Oh, and it’s important to rinse all that goo off your Glacé cherries by the way. All that syrupy sweetness cloys the mixture, swamping all those subtle flavours and textures you’re introducing. So chop ’em up a bit with your apricots (so they don’t just sink to the bottom of the cake but are evenly distributed) and then rinse all that sticky syrup off. It’s for the best.
Making and baking your cake.
Here we go – this is the actual mixing and baking of the cake.
- Grease and line the cake tin. This job can be a pain – so just because it’s you we’ve added a YouTube video showing you how to line a cake tin.
- Preheat the oven to 140°C (Gas Mk. 1). Warm up the opened tin of treacle inside your oven as it comes to temperature. The treacle will be a lot easier to work with when it’s warm.
- Sieve the flour, salt, nutmeg & mixed spice into a large bowl, mixing plenty of air into it.
- In a separate bowl, carefully cream together the Ghee and the sugar with a wooden spoon. Use your hands if you’re hardcore. Beat the eggs, and add them, a tablespoonful at a time, to the creamed butter and sugar. Beat it thoroughly after each addition of eggs.
- Fold the flour & spices into the mixture (fold, not beat – be gentle). Stir in the soaked fruit, the flaked almonds, the treacle, and the zest of the lemon, lime and orange.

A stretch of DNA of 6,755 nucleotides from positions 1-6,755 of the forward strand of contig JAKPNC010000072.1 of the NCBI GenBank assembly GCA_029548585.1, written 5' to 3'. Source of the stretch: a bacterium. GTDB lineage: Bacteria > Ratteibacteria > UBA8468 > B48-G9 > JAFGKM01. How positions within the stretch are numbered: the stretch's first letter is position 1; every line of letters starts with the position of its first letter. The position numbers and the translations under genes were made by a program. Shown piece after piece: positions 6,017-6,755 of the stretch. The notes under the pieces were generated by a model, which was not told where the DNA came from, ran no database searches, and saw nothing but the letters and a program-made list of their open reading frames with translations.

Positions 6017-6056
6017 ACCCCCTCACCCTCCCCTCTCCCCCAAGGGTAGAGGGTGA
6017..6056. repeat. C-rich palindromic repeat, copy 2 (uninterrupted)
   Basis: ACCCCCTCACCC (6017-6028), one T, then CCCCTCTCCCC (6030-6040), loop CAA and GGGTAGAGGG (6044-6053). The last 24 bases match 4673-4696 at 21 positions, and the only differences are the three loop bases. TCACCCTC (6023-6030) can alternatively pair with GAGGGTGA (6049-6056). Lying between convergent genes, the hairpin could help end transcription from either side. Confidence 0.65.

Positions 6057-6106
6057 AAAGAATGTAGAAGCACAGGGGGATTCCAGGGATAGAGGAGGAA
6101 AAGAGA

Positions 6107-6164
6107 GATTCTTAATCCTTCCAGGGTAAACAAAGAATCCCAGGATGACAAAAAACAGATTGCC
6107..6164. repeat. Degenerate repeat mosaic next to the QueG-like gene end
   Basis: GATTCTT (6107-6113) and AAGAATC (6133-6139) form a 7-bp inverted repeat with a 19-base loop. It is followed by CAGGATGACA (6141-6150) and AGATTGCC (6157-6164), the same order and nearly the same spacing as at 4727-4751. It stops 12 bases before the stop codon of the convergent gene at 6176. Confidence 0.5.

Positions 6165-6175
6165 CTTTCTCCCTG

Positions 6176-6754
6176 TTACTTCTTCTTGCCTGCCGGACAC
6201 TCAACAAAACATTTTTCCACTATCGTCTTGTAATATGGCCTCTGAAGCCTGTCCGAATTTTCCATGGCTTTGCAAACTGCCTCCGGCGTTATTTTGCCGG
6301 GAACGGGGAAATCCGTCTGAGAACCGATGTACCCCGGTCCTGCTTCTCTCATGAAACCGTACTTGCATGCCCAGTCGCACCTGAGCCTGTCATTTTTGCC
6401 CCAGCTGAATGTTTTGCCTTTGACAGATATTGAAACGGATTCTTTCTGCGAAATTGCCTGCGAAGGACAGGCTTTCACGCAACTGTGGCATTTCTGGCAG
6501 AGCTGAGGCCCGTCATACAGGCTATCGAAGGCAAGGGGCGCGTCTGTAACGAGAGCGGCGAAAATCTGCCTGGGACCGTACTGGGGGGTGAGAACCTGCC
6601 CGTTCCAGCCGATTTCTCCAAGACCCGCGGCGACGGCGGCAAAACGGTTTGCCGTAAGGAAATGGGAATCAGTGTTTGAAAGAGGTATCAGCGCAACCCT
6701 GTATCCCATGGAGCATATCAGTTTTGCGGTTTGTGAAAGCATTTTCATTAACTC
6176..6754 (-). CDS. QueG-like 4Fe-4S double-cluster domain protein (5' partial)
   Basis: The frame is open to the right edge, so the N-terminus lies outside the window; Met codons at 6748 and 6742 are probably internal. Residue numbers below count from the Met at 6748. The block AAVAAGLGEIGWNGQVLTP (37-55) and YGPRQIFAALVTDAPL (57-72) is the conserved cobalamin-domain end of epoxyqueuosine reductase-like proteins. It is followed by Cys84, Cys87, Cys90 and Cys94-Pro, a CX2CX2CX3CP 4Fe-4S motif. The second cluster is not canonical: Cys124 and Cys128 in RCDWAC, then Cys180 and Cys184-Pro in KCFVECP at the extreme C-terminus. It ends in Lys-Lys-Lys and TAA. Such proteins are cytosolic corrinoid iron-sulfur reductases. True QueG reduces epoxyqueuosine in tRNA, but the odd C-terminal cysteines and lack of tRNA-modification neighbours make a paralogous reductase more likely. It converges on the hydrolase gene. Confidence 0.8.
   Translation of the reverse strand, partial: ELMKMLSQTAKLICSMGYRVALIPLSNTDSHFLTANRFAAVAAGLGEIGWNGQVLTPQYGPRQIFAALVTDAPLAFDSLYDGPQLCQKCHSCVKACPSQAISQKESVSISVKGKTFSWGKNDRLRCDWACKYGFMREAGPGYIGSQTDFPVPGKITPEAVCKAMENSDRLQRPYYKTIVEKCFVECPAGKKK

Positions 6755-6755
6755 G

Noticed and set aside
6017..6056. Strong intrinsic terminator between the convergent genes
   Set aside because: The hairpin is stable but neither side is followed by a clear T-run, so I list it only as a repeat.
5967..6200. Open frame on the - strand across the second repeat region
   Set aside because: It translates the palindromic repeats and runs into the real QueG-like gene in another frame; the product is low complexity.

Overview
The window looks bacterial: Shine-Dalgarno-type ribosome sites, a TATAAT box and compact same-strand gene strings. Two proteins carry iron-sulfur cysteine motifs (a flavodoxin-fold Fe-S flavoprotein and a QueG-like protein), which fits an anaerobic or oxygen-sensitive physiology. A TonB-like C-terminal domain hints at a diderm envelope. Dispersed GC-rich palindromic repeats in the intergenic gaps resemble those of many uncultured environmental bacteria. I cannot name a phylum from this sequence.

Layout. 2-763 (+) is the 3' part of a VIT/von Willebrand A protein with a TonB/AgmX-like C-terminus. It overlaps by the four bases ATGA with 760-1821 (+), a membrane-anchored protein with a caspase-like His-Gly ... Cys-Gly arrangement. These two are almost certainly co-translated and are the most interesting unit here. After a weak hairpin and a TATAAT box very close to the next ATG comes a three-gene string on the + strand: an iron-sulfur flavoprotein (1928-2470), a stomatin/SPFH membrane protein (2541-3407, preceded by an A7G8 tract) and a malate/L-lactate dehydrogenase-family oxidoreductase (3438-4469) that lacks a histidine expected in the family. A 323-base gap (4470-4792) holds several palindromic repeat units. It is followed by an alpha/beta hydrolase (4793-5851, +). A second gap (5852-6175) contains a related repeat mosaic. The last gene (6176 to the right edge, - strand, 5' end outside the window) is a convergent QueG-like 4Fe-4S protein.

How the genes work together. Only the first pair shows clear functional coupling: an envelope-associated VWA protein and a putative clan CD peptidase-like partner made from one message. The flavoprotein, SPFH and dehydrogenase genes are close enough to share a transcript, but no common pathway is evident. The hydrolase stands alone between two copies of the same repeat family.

- Spoon the mixture into the prepared tin and level it off as best as you can. Gently cover the top of the cake with a layer of greaseproof paper, with a 5p-piece sized hole in the centre. Wrap a double-layer of greaseproof paper around the outside of the tin.
- Place the tin on a baking sheet or tray, on the lowest oven shelf. Bake it for 4 ¼ – 4 ½ hours. Resist the temptation to open the door until 4 hours have elapsed.
- Check your cake with a fine skewer. When the skewer comes out clean, your cake is baked. Congratulations!
- When the cake has cooled, wrap it well in clean greaseproof paper and store it in an airtight container.
- Feed the cake with more brandy at odd intervals by poking tiny holes in the surface with a needle and pouring a capful of brandy in at a time. Repeat this as often as you dare, before decorating.
So what happens when you’re ready to decorate the cake? Here’s a few more Third Millennium Man tips for you;
- Buy a jar or the best rindless Orange Marmalade you can find. Melt it a bit in the microwave, and smear it all over your cake. It acts like a glue that holds the following layers in place.
- Roll out some Golden Marzipan and lay it over the cake. Make sure there aren’t any gaps around the bottom.
- Mix up some icing. You can buy some Ready Rolled, but why start cutting corners at this late stage? Buy a box of Icing Sugar and mix it as directed. Although here at Third Millennium Man we prefer to mix the Icing Sugar with one free-range egg white and a tiny drop of Vanilla Extract. We just prefer it, that’s all.
Any Third Millennium Man tips on decorating the cake? None! That’s what kids are for. Borrow somebody else’s if you don’t have any of your own. Get a few good-quality decorations (you’ll find them in high-end cook shops) and a ribbon or a cake-band to wrap around the sides.
So there you have it; the very best Celebration Cake recipe doing the rounds. The trouble is, it’s so nice, you’ll wish you’d made two.
Once you’ve tried it, why not let us all know how you got on, using the Comments box below? It’s okay, you’re amongst friends here.